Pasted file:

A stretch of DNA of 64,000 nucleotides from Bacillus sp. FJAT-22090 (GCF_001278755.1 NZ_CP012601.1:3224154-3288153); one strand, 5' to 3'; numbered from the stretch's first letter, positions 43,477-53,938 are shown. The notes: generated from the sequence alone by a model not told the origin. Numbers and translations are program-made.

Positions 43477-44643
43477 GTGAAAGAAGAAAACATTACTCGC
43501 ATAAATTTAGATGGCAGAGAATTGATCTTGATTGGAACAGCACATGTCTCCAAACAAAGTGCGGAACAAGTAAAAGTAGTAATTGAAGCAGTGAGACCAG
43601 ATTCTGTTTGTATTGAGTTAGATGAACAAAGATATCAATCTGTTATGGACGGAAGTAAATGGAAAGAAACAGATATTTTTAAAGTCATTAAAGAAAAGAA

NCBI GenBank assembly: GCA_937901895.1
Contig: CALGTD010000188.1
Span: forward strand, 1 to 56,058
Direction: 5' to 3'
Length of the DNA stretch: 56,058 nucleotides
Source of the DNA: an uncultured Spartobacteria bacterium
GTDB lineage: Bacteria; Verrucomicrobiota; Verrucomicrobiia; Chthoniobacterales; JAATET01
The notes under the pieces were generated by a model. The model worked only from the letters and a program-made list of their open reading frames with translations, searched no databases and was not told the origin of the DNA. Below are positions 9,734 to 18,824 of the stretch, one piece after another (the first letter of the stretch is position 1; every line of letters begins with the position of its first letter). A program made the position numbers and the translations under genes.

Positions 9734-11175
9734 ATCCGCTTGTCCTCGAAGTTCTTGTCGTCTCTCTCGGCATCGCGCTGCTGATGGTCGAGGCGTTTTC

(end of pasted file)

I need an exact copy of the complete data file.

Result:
A stretch of DNA of 64,000 nucleotides from Bacillus sp. FJAT-22090 (GCF_001278755.1 NZ_CP012601.1:3224154-3288153); one strand, 5' to 3'; numbered from the stretch's first letter, positions 43,477-53,938 are shown. The notes: generated from the sequence alone by a model not told the origin. Numbers and translations are program-made.

Positions 43477-44643
43477 GTGAAAGAAGAAAACATTACTCGC
43501 ATAAATTTAGATGGCAGAGAATTGATCTTGATTGGAACAGCACATGTCTCCAAACAAAGTGCGGAACAAGTAAAAGTAGTAATTGAAGCAGTGAGACCAG
43601 ATTCTGTTTGTATTGAGTTAGATGAACAAAGATATCAATCTGTTATGGACGGAAGTAAATGGAAAGAAACAGATATTTTTAAAGTCATTAAAGAAAAGAA

NCBI GenBank assembly: GCA_937901895.1
Contig: CALGTD010000188.1
Span: forward strand, 1 to 56,058
Direction: 5' to 3'
Length of the DNA stretch: 56,058 nucleotides
Source of the DNA: an uncultured Spartobacteria bacterium
GTDB lineage: Bacteria; Verrucomicrobiota; Verrucomicrobiia; Chthoniobacterales; JAATET01
The notes under the pieces were generated by a model. The model worked only from the letters and a program-made list of their open reading frames with translations, searched no databases and was not told the origin of the DNA. Below are positions 9,734 to 18,824 of the stretch, one piece after another (the first letter of the stretch is position 1; every line of letters begins with the position of its first letter). A program made the position numbers and the translations under genes.

Positions 9734-11175
9734 ATCCGCTTGTCCTCGAAGTTCTTGTCGTCTCTCTCGGCATCGCGCTGCTGATGGTCGAGGCGTTTTC